It’s been a long road to the meat of the NHL offseason, with seven teams having their seasons end way back when the COVID-19 pandemic forced a pause in play on March 12.
The Rangers were eliminated on Aug. 4, swept in the best-of-five qualifying series by the Hurricanes. The Islanders lasted until Sept. 17, bowing in six games to the Lightning in the Eastern Conference finals.
But a flurry of activity is upcoming even with no set date — or timeframe — for the 2020-21 season to begin. The first NHL buyout period began on Friday, the NHL Draft will be Oct. 6-7 and the free-agent market opens at noon on Oct. 9.
The NHL salary cap is remaining flat at $81.5 million for at least the next season, which will make this offseason fairly unpredictable. More teams will be looking to shed salary than add.
Still, there are some notable unrestricted free agents who will get teams to open their checkbooks.
Here’s a look, with all salary figures provided by CapFriendly.com:
Taylor Hall is unquestionably the marquee UFA among the 150 forwards on the market. The Coyotes, under new general manager Bill Armstrong, are attempting to work some cap magic to be able to afford to retain the playmaking left wing, completing a seven-year, $42 million deal that he initially signed with the Oilers. He won the Hart Trophy as the league’s MVP with the Devils in 2018 and, at age 28, may be shooting for a seven-year deal in the $10 million per range.
Mike Hoffman, who had 29 goals and 30 assists in 69 games for the Panthers, will also be an attractive option, though, at age 30, it’s questionable whether he’ll be able to match his $5.2 million cap figure.
The Canucks brought in Tyler Toffoli ($4.6 million) as a rental and he’s a solid option at age 28. The Panthers may also lose Evgeni Dadonov (31, $4 million). The Lightning’s Pat Maroon (32, $900,000) and the Panthers’ Brian Boyle (35, $940,000) can bolster a team’s depth. Sharpshooter Ilya Kovalchuk ($700,000), at 37, could get another one-year deal.
It’s a deep pool of free-agent talent among the 100 potential UFA defensemen, highlighted by Blues captain Alex Pietrangelo. At 30, he’s completing a seven-year, $45.5 million deal and the Blues have told him to explore the market, though they may still try to retain him.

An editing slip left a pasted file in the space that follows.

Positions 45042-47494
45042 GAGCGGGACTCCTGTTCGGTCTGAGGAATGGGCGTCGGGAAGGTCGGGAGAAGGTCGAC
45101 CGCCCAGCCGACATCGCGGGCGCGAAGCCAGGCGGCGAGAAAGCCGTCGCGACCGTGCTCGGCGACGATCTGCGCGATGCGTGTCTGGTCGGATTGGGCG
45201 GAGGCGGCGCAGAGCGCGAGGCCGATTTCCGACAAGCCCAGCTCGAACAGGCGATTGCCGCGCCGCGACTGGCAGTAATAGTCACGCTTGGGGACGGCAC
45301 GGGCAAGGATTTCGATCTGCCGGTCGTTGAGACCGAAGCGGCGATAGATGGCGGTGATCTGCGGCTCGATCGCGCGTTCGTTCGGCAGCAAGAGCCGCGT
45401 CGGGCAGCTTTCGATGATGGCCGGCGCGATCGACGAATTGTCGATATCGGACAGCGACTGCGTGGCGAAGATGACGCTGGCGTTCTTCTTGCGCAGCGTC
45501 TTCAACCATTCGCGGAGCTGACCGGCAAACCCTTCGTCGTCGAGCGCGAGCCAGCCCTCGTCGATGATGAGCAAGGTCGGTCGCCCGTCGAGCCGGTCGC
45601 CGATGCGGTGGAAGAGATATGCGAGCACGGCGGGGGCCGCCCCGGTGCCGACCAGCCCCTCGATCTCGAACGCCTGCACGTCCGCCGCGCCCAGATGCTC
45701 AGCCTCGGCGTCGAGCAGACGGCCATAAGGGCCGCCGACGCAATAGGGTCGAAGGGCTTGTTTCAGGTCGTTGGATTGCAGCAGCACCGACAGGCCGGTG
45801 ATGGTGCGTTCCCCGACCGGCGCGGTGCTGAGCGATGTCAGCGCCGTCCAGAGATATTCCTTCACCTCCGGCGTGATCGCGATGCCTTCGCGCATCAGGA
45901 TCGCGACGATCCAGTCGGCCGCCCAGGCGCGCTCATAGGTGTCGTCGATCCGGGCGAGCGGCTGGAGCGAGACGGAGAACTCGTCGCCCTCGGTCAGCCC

Another righthanded option is the Maple Leafs’ Tyson Barrie ($5.5 million), two years younger than Pietrangelo.
Lefty Torey Krug ($5.25 million), at 29, has let the Bruins know he’s looking for a longer, long-term contract as his four-year deal expires.
Sami Vatanen ($4.875 million) barely played for the Hurricanes after being acquired from the Devils. But he’s 29, also a righty and can help any team’s power play.
Righty Kevin Shattenkirk (31, $1.75 million) resurrected his career with the Lightning after being bought out by the Rangers.
The Flames could lose both lefty T.J. Brodie (30, $4.65 million), 30, and righty Travis Hamonic (29, $3.86 million). Another interesting option is former Jet Dustin Byfuglien ($7.6 million), who sat out this season. But the righty may want to play again at age 35.
Another crowded field with 40 netminders potentially available. That may include well-traveled Robin Lehner ($5 million), though, at 28, he may have finally found a long-term home in Vegas.
The Capitals and 30-year-old former Stanley Cup winner Braden Holtby ($6.1 million) are likely to part.
The Blackhawks’ Corey Crawford ($6 million) is another No. 1 goalie who may be looking for a new team, though he’s 35 and has been dealing with injuries, including head injuries.
The Senators just informed 39-year-old Craig Anderson ($4.75 million) they would not bring him back.
Anton Khudobin ($2.5 million), the Stars’ playoff hero, finally got a chance at age 34 to show he could carry a team.
The Oilers’ Mike Smith (38, $2 million) and the Flames’ Cam Talbot (32, $2.75 million) could be fighting for a roster spot somewhere. Jacob Markstrom (30, $3.67 million) may have lost his hold on the Canucks’ net. And Thomas Greiss (34, $3.3 million) has almost certainly been squeezed out of his spot with the Islanders by highly-touted Russian prospect Ilya Sorokin.